Jan 312011

Edible Communities founders Tracey Ryder and Carole Topalian head a network of 70 magazines across North America, called the Edible Communities.

Ten years ago, partners Tracey Ryder and Carole Topalian felt unfulfilled, even though their graphic design and marketing firm won many awards. Writing and designing annual reports, logos and producing other corporate communications wasn’t cutting it.

Outside of work, they gravitated towards organic, seasonal gardening and cooking. The two had a boatload of talent. Ryder has degrees in graphic design, journalism and psychology, and graduated from a professional chef school in Los Angeles. Topalian is an acclaimed photographer.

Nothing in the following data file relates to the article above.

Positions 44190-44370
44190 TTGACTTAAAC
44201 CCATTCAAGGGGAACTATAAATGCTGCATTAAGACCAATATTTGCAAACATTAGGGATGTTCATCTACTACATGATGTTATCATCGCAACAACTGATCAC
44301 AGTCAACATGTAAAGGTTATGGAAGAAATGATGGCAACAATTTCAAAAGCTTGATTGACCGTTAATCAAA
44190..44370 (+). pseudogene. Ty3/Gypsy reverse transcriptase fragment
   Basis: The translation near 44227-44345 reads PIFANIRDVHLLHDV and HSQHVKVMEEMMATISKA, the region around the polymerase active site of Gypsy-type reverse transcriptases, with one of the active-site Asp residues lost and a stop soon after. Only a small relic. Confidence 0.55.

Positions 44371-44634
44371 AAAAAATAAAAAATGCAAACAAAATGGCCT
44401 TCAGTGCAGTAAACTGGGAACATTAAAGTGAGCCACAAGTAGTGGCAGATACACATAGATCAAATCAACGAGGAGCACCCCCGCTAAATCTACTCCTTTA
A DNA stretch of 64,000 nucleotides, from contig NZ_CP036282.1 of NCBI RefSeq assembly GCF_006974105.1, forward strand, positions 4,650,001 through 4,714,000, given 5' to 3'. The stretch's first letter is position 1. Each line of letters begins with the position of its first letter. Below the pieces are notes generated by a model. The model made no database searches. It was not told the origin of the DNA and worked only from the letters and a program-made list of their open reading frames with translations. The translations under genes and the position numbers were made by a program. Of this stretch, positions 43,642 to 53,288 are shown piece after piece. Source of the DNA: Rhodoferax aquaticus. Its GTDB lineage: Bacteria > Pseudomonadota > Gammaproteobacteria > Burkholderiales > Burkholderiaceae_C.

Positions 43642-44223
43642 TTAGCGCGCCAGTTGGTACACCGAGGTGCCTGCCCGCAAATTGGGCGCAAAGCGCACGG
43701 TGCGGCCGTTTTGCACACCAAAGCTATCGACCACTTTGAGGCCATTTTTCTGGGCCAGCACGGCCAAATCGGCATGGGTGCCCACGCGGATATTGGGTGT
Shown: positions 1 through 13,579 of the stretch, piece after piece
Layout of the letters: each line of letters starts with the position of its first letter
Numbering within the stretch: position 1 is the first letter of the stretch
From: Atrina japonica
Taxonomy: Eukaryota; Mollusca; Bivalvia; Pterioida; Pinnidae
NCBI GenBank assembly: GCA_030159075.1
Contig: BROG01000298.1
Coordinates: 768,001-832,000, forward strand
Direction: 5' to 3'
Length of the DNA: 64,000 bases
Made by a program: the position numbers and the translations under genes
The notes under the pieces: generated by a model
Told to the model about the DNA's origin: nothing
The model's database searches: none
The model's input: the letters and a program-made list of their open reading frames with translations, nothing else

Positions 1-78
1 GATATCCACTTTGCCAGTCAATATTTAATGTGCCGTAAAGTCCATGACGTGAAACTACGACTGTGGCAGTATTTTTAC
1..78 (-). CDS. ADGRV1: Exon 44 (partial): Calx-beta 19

Their answer was to launch Edible Ojai (near Santa Barbara, CA) magazine in 2002. Today they spearhead a network of more than 70 Edible magazines across North America, dedicated to celebrating local food, farms, and seasonal, sustainable eating.

Last weekend, 60 of the publishers gathered in Santa Barbara for an annual meeting and year two of the sold out Edible Institute, a two-day affair with a keynote by visionary author Joan Gussow.

I’m sorry to admit I didn’t know much about Joan Gussow, 82. But once I heard her speak, I admired her wit, plainspokenness, and long career as a nutritionist who rails against industrial food. Now I know where Michael Pollan and Marion Nestle got some of their ideas, considering that Gussow has been teaching nutrition and ecology for more than 30 years.